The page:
Gigabyte Baseline BIOS setting tanks Intel’s Core i9 performance

You better tune it manually.

Weak Intel Core i9-14900K CPU.

Gigabyte has published a beta BIOS supporting Intel’s Baseline setting to improve stability. Due to reduced power targets, early tests show a massive reduction in CPU performance.

Intel 13th and 14th Gen users aren’t happy at the moment because their high-end CPUs are unstable. The problem stems from settings pushing the processors higher than they’re capable of, causing bugs and crashes. Working on a fix, Team Blue and its motherboard partners have released BIOS updates with a Baseline feature. The idea is to enforce Intel’s guidelines regarding power limits, thus ensuring system stability.

Gigabyte's Auto vs Baseline BIOS setting results in Cinebench R23.

Unfortunately, as you can expect, lowering the amount of available power causes the CPU performance to dwindle deeply. This is particularly noticeable when it comes to CPU-intensive tasks. As tested by Uniko’s Hardware, Core i9-13900KF saw its multi-core performance score slashed by 28% in Cinebech R23. That said, single-core performance remained intact since the available power is enough for one or even a couple of cores. However, it’s important to note that the tested CPU is a qualification sample. Retail processors may behave differently.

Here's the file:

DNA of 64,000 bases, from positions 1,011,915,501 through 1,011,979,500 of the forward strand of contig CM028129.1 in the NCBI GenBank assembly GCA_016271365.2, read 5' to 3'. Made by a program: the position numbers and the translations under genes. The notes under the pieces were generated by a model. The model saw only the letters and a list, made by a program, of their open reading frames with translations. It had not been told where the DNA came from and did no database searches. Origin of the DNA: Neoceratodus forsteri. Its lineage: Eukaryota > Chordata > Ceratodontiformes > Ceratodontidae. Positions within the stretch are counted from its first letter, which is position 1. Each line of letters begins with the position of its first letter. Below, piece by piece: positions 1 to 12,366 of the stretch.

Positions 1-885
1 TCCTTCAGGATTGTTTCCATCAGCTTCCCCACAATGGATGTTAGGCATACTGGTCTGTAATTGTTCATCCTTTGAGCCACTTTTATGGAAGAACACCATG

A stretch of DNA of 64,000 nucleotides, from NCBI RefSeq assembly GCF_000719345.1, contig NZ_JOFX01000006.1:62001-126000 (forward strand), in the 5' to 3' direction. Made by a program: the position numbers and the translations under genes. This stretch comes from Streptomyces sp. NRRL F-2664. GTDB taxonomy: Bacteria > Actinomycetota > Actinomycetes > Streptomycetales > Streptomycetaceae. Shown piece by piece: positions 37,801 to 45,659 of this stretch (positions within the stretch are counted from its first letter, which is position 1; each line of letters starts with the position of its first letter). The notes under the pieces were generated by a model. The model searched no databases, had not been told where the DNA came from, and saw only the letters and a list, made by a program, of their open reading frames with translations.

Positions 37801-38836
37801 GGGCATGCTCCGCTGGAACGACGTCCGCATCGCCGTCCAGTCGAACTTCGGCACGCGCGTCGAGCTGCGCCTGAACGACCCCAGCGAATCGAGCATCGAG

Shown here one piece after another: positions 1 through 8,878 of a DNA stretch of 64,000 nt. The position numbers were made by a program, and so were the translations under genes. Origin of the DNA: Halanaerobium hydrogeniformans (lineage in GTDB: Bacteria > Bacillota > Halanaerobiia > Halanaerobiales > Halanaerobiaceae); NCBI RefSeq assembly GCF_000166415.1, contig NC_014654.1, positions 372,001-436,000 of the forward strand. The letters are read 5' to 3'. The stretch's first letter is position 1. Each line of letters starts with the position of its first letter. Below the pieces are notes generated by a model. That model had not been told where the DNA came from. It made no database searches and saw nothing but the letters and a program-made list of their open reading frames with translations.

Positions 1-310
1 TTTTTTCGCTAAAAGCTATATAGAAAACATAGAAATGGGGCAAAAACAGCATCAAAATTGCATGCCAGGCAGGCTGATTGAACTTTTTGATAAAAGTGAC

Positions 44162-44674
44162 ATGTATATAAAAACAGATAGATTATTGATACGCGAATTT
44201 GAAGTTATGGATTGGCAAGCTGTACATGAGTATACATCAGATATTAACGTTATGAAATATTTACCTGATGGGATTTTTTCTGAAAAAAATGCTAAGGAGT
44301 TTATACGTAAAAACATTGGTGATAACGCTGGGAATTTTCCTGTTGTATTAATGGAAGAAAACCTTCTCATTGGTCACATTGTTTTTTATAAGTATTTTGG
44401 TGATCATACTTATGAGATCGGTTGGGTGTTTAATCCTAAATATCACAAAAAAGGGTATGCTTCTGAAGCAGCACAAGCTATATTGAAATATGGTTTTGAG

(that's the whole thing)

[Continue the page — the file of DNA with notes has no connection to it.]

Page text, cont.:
Thankfully, games don’t seem to suffer from this change, as tests show a minor reduction in average fps while playing titles such as Cyberpunk 2077 and Shadow of the Tomb Raider. The reason is likely that these games don’t leverage the full potential of the i9-13900KF. Lastly, while up to 10% fps reduction may sound substantial, we should keep in mind that the benchmarks were run using minimum graphics settings to load the CPU more.

Gigabyte's Auto vs Baseline BIOS setting results in Cyberpunk 2077.

Regarding the BIOS itself, Uniko’s Hardware noted that the Microcore version didn’t change from the previous update, which could mean that Intel is not planning any fixes to the CPU behaviour. Regardless, when enabling Intel Baseline, the motherboard limited the CPU power to 125W for long operations, with short bursts allowed to use up to 188W. For comparison, without this option, the CPU has no limit, taking as much power as it can handle. No wonder even 360mm AIO coolers struggled with Core i9s.

Due to the amount of performance left behind when using Intel’s Baseline setting, we recommend doing a manual tune instead. That is if your tasks manage to fully utilise the CPU. Reducing the Vcore and power limit by a couple of percent should stabilise the system enough for daily use without completely gimping the chip.